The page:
On February 26, 2013, in an email to 6,000 member schools, The College Board – administrators of the SAT® – announced plans “to redesign the SAT so it better meets the needs of students, schools, and colleges at all levels.”
At this point, few specifics are known. Here’s what we do know:
* Given the proposed scope of change, this will not impact the class of 2013, 2014 or 2015, as the earliest that an overhauled SAT could launch would be Spring 2015, which would impact today’s freshmen. But there has not yet been a date released for the launch of the proposed new test.
*Something to note: the last time the SAT changed, in 2005, we saw the PSAT change first in October of 2004. As the PSAT is intended as the preliminary SAT for test takers, it will be worth watching to see if the PSAT changes first this time as well (in October 2014).
*The stated objective of the test change is to improve the SAT to “strongly focus on the core knowledge and skills that evidence shows are the most important to prepare students for the rigors of college and career.”*
*David Coleman, the new head of the College Board, has stated that he would like to add source material for students to analyze in the SAT writing section, but this has not yet been confirmed.
What does this change mean to you even if it may “seem” like you or your loved ones are “not impacted” based on the timeline and College Board’s statement above? Let me put it this way: EVERYBODY IS IMPACTED by this change no matter what unless you are already a senior who is done with testing and on your way to college applications.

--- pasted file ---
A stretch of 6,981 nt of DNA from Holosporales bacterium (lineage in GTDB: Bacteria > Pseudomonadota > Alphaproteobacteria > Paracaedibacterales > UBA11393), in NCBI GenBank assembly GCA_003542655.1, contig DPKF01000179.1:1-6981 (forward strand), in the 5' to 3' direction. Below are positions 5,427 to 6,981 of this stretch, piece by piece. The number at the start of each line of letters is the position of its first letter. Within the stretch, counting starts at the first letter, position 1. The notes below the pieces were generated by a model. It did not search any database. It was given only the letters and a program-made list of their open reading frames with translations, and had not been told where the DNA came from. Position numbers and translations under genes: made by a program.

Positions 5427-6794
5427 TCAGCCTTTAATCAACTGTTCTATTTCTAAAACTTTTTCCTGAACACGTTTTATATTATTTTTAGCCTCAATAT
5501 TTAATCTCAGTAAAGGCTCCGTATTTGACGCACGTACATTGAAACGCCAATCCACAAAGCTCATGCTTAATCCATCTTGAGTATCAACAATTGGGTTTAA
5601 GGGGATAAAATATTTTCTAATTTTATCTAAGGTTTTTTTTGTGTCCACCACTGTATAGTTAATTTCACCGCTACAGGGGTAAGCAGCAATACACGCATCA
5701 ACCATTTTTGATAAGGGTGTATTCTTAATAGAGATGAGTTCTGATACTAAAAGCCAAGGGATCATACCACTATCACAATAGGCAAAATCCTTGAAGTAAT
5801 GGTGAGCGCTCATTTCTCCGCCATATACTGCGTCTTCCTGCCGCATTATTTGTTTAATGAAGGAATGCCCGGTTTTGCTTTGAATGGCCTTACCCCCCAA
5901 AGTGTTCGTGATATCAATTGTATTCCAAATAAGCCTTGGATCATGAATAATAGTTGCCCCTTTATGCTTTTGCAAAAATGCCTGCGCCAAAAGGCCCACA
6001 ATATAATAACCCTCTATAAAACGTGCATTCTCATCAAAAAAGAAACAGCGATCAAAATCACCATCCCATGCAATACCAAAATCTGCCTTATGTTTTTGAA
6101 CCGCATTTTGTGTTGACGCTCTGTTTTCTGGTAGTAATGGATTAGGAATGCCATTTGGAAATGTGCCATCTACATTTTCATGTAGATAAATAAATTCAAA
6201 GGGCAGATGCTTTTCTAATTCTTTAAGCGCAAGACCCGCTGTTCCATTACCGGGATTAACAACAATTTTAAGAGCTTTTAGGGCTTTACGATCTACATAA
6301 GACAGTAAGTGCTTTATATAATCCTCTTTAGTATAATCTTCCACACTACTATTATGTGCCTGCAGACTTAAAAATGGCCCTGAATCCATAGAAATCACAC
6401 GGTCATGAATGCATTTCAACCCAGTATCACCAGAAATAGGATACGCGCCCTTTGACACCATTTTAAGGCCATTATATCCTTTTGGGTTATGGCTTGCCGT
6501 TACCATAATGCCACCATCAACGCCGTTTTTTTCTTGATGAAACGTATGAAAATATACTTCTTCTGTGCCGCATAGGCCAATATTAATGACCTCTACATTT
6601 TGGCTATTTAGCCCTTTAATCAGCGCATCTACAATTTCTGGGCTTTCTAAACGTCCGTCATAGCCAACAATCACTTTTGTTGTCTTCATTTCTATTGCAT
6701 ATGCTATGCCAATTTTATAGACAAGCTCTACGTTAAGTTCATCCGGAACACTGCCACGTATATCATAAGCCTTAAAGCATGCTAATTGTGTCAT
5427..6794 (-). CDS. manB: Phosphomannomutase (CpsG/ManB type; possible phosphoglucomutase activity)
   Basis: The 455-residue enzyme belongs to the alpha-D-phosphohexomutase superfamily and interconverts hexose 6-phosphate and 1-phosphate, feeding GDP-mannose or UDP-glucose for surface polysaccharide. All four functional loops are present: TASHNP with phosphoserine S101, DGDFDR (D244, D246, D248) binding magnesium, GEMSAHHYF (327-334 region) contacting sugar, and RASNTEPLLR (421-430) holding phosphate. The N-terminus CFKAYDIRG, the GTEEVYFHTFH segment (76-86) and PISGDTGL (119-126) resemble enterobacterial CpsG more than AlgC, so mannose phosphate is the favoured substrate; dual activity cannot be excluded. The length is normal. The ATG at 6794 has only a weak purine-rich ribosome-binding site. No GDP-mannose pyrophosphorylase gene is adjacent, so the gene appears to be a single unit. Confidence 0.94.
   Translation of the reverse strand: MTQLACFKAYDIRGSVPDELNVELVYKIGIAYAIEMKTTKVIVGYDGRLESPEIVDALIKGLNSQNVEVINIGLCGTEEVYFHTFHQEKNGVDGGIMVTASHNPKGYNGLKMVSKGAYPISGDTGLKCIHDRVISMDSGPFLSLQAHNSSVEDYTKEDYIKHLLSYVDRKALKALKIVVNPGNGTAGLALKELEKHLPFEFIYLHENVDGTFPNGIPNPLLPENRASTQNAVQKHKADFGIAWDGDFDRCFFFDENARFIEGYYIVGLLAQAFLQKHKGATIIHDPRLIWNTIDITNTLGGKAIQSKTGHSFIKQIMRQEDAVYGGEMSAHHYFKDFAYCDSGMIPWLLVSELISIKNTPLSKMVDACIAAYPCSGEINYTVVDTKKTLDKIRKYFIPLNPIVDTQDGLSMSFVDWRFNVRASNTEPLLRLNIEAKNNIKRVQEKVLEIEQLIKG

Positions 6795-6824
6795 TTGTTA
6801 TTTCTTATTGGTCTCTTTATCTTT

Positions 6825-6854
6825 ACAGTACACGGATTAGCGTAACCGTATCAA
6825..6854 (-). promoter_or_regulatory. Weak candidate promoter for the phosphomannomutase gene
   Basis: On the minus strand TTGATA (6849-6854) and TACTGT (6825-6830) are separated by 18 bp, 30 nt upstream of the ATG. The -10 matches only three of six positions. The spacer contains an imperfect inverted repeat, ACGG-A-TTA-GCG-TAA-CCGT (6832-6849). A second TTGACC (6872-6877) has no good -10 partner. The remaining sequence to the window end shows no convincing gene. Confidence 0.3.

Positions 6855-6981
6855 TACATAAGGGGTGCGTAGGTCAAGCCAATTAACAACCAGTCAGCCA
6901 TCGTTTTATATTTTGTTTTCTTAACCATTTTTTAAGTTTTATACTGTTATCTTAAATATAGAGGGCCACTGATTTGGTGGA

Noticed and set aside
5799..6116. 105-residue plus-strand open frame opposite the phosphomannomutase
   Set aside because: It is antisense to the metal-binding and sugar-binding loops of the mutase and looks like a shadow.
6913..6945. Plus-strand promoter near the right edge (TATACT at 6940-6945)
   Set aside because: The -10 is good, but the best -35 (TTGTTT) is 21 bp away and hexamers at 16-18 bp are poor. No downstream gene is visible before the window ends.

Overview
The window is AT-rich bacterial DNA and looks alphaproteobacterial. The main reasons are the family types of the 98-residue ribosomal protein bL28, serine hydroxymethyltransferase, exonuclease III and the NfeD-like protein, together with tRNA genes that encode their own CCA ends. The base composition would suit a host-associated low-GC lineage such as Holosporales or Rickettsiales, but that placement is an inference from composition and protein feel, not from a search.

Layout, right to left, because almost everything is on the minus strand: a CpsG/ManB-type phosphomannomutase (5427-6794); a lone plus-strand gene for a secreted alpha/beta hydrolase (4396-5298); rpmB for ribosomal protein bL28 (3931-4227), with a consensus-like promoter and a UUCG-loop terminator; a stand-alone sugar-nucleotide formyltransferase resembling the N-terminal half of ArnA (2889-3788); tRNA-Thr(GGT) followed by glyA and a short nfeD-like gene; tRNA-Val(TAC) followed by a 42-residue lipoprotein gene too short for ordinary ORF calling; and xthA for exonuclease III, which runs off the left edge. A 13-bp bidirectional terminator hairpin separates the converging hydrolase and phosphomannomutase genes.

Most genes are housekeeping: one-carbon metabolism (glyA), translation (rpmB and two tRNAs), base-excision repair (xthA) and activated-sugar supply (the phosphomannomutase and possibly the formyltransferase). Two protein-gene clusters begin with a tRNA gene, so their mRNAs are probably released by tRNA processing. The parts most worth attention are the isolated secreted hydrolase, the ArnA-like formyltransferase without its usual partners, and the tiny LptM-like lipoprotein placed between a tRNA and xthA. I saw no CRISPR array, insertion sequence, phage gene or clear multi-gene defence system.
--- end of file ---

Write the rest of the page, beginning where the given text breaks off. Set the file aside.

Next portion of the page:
One and only reason, which is kind of obvious, is that colleges know that this change is coming, which already trigerred (if it did not so before College Board made its decision to change the SAT) that SAT is indeed NOT the best measure to gauge students’ academic strength. How many successful leaders who finished great colleges do you know got to where they are with “unfathomable” vocabulary? (let me guess, at least 98% of you looked up the word, unfathomable, which is indeed a very commonly tested SAT word in the Reading section). ACT has gained significant grounds in the last decade because of this very reason. Therefore, I suggest do not bank on your 2250 SAT score, but take the ACT, as well, and submit both scores! This way, you will prove to colleges that it is not about how much you can memorize, but it is about how much fundamentals matter in core subjects.
This means, you cannot afford not to include the ACT in your testing plans until we know the change College Board is planning is indeed a good one…. Those of you who are currently in middle school, you will have both the new SAT and the ACT to choose from, but anyone who is older, you really only have one: Go with ACT, at least once.